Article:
About this artwork
The White Mountains of New Hampshire were celebrated by artists, travel writers, and naturalists for their sublime wilderness. The artists Thomas Cole and John Frederick Kensett reveled in the untamed scenery, but by the time Winslow Homer arrived on assignment from Harper's Weekly in 1868, the landscape was dominated by tourists and the comforts they demanded: grand hotels, railroads, and well-groomed trails for walking and riding. Homer's depiction of the eastern landscape as a stage for human activity, particularly tourist activity, rather than a sublime paradise fraught with Christian and nationalistic associations, is characteristic of American art produced after the Civil War.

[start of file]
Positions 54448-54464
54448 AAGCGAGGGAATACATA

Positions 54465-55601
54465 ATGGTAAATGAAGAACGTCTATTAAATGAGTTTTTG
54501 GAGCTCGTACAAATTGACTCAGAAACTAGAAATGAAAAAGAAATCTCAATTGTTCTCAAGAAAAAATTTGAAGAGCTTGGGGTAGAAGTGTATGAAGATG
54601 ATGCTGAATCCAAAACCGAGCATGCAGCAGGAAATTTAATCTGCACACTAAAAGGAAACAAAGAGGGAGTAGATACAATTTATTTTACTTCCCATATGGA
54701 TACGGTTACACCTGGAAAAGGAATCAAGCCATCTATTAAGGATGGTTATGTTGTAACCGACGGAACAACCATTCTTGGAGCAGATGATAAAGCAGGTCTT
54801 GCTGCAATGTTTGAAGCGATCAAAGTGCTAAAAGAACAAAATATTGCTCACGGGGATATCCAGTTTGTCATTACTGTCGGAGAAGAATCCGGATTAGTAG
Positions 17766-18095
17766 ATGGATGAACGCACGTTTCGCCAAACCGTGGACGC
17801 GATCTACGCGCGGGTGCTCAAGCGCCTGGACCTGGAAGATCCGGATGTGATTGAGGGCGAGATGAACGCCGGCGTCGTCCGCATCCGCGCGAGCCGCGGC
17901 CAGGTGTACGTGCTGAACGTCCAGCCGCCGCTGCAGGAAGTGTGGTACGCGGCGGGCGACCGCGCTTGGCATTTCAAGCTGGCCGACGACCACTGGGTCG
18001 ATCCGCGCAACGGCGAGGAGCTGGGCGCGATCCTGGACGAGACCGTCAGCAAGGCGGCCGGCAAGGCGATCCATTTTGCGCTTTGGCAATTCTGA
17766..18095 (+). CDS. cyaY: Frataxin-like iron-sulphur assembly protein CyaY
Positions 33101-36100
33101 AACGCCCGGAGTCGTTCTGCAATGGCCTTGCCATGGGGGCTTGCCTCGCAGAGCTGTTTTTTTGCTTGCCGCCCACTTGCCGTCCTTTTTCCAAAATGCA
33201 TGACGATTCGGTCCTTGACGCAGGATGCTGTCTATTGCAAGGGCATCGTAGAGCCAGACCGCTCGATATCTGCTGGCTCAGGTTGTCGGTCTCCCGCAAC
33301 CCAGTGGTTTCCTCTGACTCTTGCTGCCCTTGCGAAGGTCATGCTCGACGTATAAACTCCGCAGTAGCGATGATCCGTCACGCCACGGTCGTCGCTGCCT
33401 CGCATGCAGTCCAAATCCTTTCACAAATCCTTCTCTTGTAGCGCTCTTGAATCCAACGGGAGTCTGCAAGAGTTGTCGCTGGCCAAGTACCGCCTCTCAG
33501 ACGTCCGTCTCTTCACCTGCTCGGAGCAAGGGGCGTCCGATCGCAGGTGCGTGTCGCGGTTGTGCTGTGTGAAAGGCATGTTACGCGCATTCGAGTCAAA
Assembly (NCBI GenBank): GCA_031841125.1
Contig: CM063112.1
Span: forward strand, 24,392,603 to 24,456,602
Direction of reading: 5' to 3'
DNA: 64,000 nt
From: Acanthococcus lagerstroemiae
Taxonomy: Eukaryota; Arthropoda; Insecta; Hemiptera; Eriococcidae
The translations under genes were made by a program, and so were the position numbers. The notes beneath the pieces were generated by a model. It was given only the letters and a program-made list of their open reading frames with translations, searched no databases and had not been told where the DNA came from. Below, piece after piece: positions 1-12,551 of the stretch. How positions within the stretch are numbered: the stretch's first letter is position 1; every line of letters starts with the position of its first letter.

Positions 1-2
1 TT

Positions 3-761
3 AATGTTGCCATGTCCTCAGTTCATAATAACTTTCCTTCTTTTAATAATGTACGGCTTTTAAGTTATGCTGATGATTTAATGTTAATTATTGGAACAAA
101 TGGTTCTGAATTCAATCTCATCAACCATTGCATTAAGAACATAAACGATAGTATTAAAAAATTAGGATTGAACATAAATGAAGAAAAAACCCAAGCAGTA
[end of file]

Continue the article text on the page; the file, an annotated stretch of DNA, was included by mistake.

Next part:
- Winslow Homer
- Mount Washington
- New Hampshire
- Oil on canvas
- Signed, lower right: "Winslow Homer/-1869-"
- 41.3 × 61.8 cm (16 1/4 × 24 5/16 in.)
- Gift of Mrs. Richard E. Danielson and Mrs. Chauncey McCormick